Cairo is the largest metropolis on the African continent with a population of 16 million. The Egyptians refer to their capital city as the “Mother of the world” (Um Al Dunya). Cairo is a city of choreographed chaos and hypnotizing charm. Founded 1,000 years ago, it’s the political, economic, and cultural heart of Egypt. Straddling the banks of the River Nile in the far north of the country, the city wears its history on its sleeve.
There are lots to see and do here, from the Babylon Fortress and roman tower ruins built in 100 AD to the resplendent mosques and mausoleums like the Al-Azhar mosque built at the pinnacle of the Islamic empire.
Pyramids of Giza
On the southwestern edge of the city are the pyramids of Giza the oldest structures of all, dating back to the days of the Pharaohs. Guarded by the Sphinx and hordes of camel drivers, the pyramids tower over Cairo’s urban sprawl and the desert beyond.
The Egypt Museum at Tahrir Square houses the world’s greatest collection of Egyptian antiquities. It is a great place to experience the legendary treasures of ancient history. In 1857, the French antiquity scientist Auguste Mariette founded what still remains to this day the world’s greatest and most important collection of ancient Egyptian art. This impressive museum contains more than a hundred and twenty thousand different objects from approximately 4,500 years of Egyptian history.
Because the belief in life after death played a highly important role in the religion of the ancient Egyptians, the tombs of the dead Pharaohs were adorned with beautiful objects. The fast wealth of ancient Egypt’s royal families and dynasties is clearly visible in the magnificent and abundant use of gold. The museum contains work from all the great cultural epochs of Egypt from the Three Kingdoms to Ptolemaic Roman times.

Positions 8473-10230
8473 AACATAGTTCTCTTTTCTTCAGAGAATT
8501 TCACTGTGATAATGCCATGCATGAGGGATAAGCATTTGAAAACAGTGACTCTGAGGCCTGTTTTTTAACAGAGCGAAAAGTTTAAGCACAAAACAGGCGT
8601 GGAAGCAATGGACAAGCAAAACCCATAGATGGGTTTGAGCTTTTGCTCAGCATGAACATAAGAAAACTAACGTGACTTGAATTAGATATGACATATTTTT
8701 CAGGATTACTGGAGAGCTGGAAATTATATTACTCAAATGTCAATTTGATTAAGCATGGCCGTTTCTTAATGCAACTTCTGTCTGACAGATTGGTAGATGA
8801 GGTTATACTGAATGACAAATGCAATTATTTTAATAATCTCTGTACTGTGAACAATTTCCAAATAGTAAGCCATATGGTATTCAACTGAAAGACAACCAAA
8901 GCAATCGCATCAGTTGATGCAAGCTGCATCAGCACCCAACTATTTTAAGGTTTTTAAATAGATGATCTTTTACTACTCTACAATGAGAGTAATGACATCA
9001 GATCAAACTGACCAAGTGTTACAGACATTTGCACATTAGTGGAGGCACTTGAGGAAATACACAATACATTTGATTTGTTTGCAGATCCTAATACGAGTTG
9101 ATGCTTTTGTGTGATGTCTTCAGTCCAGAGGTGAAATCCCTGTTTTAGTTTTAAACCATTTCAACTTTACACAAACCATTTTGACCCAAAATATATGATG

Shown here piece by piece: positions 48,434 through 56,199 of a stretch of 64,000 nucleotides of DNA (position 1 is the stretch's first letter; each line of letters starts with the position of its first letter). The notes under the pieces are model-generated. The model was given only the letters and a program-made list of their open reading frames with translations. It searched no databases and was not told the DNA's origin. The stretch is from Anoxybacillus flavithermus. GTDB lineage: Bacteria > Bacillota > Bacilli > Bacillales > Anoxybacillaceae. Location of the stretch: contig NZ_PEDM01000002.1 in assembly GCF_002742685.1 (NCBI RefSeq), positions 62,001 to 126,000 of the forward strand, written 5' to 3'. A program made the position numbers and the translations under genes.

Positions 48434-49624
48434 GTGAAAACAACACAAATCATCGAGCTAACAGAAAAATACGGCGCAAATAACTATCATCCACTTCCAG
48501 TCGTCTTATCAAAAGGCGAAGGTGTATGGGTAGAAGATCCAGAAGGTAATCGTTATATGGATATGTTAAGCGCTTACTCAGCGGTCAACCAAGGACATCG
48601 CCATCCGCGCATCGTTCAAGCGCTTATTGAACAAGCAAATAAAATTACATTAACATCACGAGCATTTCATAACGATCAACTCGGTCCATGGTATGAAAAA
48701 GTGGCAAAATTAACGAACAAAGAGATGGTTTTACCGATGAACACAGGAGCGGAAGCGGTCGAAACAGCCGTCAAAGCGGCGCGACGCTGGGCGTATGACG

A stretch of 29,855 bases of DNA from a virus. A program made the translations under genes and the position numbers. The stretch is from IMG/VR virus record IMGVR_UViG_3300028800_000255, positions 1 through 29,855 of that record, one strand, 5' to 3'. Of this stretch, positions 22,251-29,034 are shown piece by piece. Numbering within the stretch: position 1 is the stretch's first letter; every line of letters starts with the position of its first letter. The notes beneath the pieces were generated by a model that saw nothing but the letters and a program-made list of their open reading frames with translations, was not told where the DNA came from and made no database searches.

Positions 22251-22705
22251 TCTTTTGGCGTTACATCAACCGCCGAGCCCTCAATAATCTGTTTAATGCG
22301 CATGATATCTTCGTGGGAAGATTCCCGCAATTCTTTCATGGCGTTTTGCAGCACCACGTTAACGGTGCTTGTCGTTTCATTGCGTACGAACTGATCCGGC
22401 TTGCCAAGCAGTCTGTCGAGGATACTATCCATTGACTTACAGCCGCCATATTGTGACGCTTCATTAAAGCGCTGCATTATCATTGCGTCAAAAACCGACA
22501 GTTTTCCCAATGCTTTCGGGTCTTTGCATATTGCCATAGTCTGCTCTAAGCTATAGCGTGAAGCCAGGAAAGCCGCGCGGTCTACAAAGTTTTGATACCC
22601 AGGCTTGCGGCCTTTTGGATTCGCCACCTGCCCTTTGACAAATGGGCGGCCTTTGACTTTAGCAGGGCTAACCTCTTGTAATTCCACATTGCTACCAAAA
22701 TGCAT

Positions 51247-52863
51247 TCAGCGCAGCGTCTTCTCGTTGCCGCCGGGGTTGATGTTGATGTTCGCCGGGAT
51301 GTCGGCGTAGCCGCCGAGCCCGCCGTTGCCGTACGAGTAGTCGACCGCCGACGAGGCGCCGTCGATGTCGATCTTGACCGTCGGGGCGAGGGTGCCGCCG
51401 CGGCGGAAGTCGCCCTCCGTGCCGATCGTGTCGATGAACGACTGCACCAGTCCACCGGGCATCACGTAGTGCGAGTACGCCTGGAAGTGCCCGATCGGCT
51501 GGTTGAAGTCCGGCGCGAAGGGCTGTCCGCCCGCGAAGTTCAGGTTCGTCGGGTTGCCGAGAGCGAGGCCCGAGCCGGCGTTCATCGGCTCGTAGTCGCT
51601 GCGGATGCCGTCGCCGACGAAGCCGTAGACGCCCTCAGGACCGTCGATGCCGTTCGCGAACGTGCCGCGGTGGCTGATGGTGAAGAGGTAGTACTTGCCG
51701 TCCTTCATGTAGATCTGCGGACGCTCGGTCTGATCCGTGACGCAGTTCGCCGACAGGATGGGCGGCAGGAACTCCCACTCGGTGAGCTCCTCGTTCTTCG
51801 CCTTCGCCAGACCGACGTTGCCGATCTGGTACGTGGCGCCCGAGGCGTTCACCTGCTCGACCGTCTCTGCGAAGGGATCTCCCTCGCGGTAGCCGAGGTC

Unlike much of the rest of Cairo Al-Azhar Park combines inspired architecture and thoughtful urban planning. The park opened in 2005 and is a gift to the city from the Aga Khan. Its fountains and water channels reference classical Islamic gardens and are a great place to cool off on a summer day.
The city’s commercial instinct reigns supreme in the souks where bargaining is part of everyday life. Jaded travelers often dismiss Khan El-Khalili is a tourist trap but Islamic Cairo’s great Bazaar is still a fine place to haggle for souvenirs and semi-precious stones.
El Fishawy Coffee House
Stop by El Fishawy coffee house to smoke a shisha, the bubbling water pipe that is as essential to life in Egypt as the Nile itself. Established in 1773, the coffeehouse is one of the oldest and most celebrated in the city.